- 37. Spillantini MG, Schmidt ML, Lee VM, Trojanowski JQ, Jakes R, et al. (1997) Alpha-synuclein in Lewy bodies. Nature 388: 839–840.
- 38. Singleton AB, Farrer M, Johnson J, Singleton A, Hague S, et al. (2003) alpha-Synuclein locus triplication causes Parkinson's disease. Science 302: 841.
- 39. Polymeropoulos MH, Higgins JJ, Golbe LI, Johnson WG, Ide SE, et al. (1996) Mapping of a gene for Parkinson's disease to chromosome 4q21-q23. Science 274: 1197–1199.
- 40. Storey J (2002) A direct approach to false discovery rates. Journal of the Royal Statistical Society 64: 479–498.
- 41. Roberts EL, Newton RP, Axford AT (2004) Plasma purine nucleoside phosphorylase in cancer patients. Clin Chim Acta 344: 109–114.
- 42. Hidalgo MPancreatic cancer. N Engl J Med 362: 1605–1617.
- 43. Martin LJ, Pan Y, Price AC, Sterling W, Copeland NG, et al. (2006) Parkinson's disease alpha-synuclein transgenic mice develop neuronal mitochondrial degeneration and cell death. J Neurosci 26: 41–50.
- 44. Chesselet MF (2008) In vivo alpha-synuclein overexpression in rodents: a useful model of Parkinson's disease? Exp Neurol 209: 22–27.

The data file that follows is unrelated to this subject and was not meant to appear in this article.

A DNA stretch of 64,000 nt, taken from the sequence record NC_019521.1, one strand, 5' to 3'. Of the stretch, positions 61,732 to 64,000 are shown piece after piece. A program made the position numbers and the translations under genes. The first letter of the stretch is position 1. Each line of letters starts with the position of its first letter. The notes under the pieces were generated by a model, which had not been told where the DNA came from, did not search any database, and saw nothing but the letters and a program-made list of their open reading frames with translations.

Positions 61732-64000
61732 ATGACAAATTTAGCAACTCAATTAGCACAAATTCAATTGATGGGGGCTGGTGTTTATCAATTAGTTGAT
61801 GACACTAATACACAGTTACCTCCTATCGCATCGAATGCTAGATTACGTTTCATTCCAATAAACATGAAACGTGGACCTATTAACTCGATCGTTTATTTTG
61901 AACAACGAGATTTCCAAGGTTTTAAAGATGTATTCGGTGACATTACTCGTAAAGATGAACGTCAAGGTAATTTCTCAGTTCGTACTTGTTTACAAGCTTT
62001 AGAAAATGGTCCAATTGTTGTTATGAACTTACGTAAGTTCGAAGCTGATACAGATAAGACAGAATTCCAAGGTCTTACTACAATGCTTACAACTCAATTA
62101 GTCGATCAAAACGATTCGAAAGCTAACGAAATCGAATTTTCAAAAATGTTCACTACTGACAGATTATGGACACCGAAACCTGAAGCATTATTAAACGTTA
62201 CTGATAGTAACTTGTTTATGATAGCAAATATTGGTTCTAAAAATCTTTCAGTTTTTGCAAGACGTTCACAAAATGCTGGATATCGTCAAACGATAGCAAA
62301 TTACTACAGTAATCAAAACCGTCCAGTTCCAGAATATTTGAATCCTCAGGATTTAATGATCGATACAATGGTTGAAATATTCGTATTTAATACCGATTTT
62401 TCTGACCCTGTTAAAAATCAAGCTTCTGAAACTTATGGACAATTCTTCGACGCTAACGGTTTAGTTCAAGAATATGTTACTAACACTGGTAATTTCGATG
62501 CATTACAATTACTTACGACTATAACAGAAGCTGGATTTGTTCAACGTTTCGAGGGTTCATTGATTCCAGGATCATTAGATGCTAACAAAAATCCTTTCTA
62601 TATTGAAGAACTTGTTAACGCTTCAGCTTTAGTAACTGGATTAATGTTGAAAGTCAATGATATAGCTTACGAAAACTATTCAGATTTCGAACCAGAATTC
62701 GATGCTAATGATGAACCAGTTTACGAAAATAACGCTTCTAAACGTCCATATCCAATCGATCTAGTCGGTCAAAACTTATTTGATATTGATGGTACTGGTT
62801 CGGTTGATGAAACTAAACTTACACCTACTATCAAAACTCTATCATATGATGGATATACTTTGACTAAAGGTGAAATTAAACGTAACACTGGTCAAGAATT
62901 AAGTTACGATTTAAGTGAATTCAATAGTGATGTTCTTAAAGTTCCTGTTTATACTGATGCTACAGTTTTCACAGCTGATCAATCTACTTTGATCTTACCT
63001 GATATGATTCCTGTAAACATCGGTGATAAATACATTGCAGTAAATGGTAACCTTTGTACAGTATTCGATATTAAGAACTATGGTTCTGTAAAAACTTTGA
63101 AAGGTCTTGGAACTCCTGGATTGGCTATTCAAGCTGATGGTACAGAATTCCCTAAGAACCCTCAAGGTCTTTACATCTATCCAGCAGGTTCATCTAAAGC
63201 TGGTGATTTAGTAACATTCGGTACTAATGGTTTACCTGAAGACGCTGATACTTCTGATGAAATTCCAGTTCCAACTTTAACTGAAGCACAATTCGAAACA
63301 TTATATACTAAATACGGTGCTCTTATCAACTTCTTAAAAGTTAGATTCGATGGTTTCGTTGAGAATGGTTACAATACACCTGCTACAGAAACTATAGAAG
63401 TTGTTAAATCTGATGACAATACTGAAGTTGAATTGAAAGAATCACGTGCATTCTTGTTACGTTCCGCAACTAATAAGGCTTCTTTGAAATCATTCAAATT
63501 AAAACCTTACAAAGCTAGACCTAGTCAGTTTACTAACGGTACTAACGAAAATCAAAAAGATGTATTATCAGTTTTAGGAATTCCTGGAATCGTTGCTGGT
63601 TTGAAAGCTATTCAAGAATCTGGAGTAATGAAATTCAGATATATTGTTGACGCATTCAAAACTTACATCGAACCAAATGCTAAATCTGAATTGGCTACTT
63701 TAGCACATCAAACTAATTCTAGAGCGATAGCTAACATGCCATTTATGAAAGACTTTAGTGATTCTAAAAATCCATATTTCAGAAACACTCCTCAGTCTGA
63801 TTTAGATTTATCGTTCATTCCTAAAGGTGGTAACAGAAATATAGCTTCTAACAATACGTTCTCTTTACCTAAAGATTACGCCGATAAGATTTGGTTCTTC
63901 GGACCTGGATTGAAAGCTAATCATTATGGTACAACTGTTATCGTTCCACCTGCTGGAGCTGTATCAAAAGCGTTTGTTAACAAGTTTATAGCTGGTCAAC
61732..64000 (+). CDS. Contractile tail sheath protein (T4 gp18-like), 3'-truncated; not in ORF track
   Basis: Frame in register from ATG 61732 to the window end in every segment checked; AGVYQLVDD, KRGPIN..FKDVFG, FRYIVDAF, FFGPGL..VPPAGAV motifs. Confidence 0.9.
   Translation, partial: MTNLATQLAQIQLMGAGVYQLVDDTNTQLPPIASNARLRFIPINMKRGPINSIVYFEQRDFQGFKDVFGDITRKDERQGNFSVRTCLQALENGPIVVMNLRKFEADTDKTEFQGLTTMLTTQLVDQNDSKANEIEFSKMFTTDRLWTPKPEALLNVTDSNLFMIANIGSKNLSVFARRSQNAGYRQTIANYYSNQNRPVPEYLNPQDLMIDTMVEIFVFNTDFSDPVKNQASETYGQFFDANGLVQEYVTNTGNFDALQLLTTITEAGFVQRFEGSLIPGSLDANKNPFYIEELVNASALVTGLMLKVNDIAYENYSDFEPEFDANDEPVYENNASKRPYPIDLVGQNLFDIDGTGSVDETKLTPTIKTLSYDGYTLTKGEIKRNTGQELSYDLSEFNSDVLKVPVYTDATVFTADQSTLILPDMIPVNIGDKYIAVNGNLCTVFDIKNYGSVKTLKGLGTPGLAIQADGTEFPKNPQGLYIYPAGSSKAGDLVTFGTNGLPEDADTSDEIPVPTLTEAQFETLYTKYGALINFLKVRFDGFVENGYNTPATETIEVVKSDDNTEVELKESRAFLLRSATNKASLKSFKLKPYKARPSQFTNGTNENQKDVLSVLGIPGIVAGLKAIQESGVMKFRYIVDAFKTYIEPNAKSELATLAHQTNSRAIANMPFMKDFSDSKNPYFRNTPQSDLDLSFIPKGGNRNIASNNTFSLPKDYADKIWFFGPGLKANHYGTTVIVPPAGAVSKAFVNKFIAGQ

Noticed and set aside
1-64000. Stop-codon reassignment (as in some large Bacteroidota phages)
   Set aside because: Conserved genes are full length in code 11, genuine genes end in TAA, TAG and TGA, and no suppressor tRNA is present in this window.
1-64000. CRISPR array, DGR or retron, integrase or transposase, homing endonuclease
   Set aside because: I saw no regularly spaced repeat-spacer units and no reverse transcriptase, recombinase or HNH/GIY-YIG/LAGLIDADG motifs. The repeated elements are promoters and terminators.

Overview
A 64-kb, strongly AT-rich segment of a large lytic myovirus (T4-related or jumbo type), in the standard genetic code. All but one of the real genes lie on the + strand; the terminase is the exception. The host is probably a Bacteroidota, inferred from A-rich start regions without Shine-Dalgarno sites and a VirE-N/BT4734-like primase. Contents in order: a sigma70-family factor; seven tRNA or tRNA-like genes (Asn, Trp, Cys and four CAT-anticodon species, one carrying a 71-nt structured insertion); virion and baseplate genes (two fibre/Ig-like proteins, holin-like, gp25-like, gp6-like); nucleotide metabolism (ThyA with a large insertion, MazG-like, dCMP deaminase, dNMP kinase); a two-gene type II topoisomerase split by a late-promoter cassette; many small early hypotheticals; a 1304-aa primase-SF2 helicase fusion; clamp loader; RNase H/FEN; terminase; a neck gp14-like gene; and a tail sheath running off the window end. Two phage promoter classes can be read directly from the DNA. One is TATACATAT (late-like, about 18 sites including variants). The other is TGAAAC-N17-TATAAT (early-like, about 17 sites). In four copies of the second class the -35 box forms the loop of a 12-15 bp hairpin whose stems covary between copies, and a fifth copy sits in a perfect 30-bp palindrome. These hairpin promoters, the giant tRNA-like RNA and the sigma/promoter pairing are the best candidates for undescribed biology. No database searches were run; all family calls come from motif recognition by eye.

- 45. Mougenot AL, Betemps D, Hogeveen KN, Kovacs GG, Chouaf-Lakhdar L, et al. Production of a monoclonal antibody, against human alpha-synuclein, in a subpopulation of C57BL/6J mice, presenting a deletion of the alpha-synuclein locus. J Neurosci Methods.
- 46. Matsuo Y, Kamitani TParkinson's disease-related protein, alpha-synuclein, in malignant melanoma. PLoS One 5: e10481.
- 47. Ye Q, Wang TF, Peng YF, Xie J, Feng B, et al. Expression of alpha-, beta- and gamma-synuclein in colorectal cancer, and potential clinical significance in progression of the disease. Oncol Rep 23: 429–436.
- 48. Ye Q, Feng B, Peng YF, Chen XH, Cai Q, et al. (2009) Expression of gamma-synuclein in colorectal cancer tissues and its role on colorectal cancer cell line HCT116. World J Gastroenterol 15: 5035–5043.
- 49. Hibi T, Mori T, Fukuma M, Yamazaki K, Hashiguchi A, et al. (2009) Synuclein-gamma is closely involved in perineural invasion and distant metastasis in mouse models and is a novel prognostic factor in pancreatic cancer. Clin Cancer Res 15: 2864–2871.
- 50. Ahmad M, Attoub S, Singh MN, Martin FL, El-Agnaf OM (2007) Gamma-synuclein and the progression of cancer. FASEB J 21: 3419–3430.
- 51. Li Z, Sclabas GM, Peng B, Hess KR, Abbruzzese JL, et al. (2004) Overexpression of synuclein-gamma in pancreatic adenocarcinoma. Cancer 101: 58–65.